Bioenergy DevCo (BDC), which designs, builds and operates anaerobic digestion facilities, is set to deliver up to 300,000 million British Thermal units of renewable natural gas annually to Chesapeake Utilities Corp. (CUC), sourced from organic waste to be processed at an anaerobic digestion plant in Delaware.
The $30 million to $40 million plant is slated to launch at the end of 2020, and the plan is to begin injecting carbon-negative renewable natural gas into the utility’s pipeline in the first quarter of 2021.
Marlin Gas Services will transport the fuel to Eastern Shore Natuaral Gas, Chesapeake Utilities Corporation’s interstate pipeline, where it will be introduced into Chesapeake’s distribution system.
“These are relatively new types of partnerships, created to inject RNG into the pipeline,”says Shawn Kreloff, CEO of Bioenergy DevCo. “Companies like CUC traditionally buy fracked gas from the South or Midwest. It’s great to see a utility step up to do the right thing in buying RNG instead. And we think this is a sign of things to come.”
California has led the way in advancing renewable natural gas among U.S. utilities. But now some utilities on the East Coast, especially in environmentally sensitive areas with high emissions, are following suit to provide a cleaner alternative to fossil fuels, Kreloff says.
Among East Coast utilities that have made an effort to invest in RNG over the last few years are Richmond, Va.-based Dominion Energy and D.C.-based Washington Gas Light.
For Chesapeake Utilities, the partnership with BDC will be its first venture injectingrenewable natural gas into its pipeline, though the corporation has a natural gas distribution system serving Delaware, Maryland, Florida and Ohio.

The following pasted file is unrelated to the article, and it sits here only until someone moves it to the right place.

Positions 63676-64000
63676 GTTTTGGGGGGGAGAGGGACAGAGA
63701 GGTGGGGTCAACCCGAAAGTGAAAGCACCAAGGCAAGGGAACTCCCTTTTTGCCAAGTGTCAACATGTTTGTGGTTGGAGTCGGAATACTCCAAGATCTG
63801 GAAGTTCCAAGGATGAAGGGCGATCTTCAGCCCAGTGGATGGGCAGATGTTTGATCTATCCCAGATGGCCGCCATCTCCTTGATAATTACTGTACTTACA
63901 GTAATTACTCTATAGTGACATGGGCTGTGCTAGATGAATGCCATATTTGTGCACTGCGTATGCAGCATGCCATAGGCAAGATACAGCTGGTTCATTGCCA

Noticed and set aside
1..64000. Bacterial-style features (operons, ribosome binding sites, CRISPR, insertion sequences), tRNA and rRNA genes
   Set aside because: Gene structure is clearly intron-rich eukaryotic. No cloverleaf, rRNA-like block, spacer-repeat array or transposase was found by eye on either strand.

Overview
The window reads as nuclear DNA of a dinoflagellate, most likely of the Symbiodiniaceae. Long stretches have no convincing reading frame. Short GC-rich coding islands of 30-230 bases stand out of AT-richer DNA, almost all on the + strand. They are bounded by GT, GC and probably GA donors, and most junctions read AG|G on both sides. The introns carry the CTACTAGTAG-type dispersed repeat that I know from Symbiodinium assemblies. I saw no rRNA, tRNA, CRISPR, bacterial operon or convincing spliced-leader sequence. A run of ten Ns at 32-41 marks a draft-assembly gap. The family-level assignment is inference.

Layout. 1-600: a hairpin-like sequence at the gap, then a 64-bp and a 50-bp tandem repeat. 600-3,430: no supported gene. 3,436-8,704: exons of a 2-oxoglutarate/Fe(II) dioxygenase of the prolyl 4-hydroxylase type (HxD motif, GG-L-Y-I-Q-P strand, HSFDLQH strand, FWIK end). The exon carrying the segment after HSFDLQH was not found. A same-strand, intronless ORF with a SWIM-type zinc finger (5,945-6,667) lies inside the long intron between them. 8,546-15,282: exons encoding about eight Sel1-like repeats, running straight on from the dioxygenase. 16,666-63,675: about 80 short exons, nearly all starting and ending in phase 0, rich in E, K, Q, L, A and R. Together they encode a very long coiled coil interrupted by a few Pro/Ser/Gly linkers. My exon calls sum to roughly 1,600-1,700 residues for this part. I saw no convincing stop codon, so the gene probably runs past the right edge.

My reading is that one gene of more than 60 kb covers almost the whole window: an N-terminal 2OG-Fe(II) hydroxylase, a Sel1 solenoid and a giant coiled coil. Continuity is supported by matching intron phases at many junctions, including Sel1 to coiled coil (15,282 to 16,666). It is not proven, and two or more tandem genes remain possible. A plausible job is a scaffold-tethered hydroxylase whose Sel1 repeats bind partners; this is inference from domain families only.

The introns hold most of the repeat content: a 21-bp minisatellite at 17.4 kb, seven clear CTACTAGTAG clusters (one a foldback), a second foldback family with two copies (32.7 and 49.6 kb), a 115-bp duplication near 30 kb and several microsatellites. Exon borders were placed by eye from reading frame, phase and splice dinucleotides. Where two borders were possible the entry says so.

The utility is purchasing biogas created via the BDC anaerobic digester and will invest in and manage the gas cleaning and refining processes to create utility-quality renewable natural gas.
Chesapeake Utilities Corp. CEO Jeffry Householder says his company was drawn to this project because of its interest in finding solutions for agricultural waste.
“We think it’s a good idea to put this waste into a digester and convert it to biogas,” Householder says. “It’s important to us because we serve customers in regions where there is a lot of agricultural waste, including from our customers who have chicken facilities. We are interested in trying to find environmental solutions for that material. And we think there is business in cleaning up methane gas and converting it to biofuel to go into the pipeline, whether to burn in a stove, water heater, or in vehicles, for example.”
Householder says CUC’s entry into the renewable natural gas market is a way to do the right thing while getting financial results that keep shareholders happy.
“Two years ago, when we looked at our strategy moving forward, we believed that RNG would be a significant business opportunity and part of the natural gas market,” he says. “If you can capture chicken waste and methane in an anaerobic digester, you are significantly reducing greenhouse gases. But now we have to do something with that captured methane. I can do something simple, like put electricity in a generator that’s a lower-quality gas. Or I can clean it up to make RNG going into your water heater or car. Now we can use this gas, and our customers can too. We are making a business out of it.”
CUC plans to do projects in multiple states and will continue to focus on the agricultural waste market as that market expands.
“There’s a lot of waste out there,” Householder says. “It’s pulling a deal together that makes sense for us, the agricultural industry, and our customers.”
BDC, based in Annapolis, Md., has several projects in the discussion stage or in various stages of development on the Eastern shore of Maryland, which is in CUC’s service area.
“In some cases, we’ve identified sites,” Kreloff says. “Some are research projects where we don’t have land yet but are looking for feedstock and a location that is close to the pipeline and to the generator.”
BDC has built over 220 anaerobic digestion plants in seven countries and operates 150 plants.
“For us, we are not inventing anything new,” says Kreloff. “This will be a standard plant design. We learned that the biology is complicated, and, given our experience, we understand what it takes to operate a plant at scale.”
According to Kreloff, making renewable natural gas from agricultural waste, including organic byproducts from the poultry industry, could replace 7 billion gallons of diesel fuel and generate 70,000 new jobs.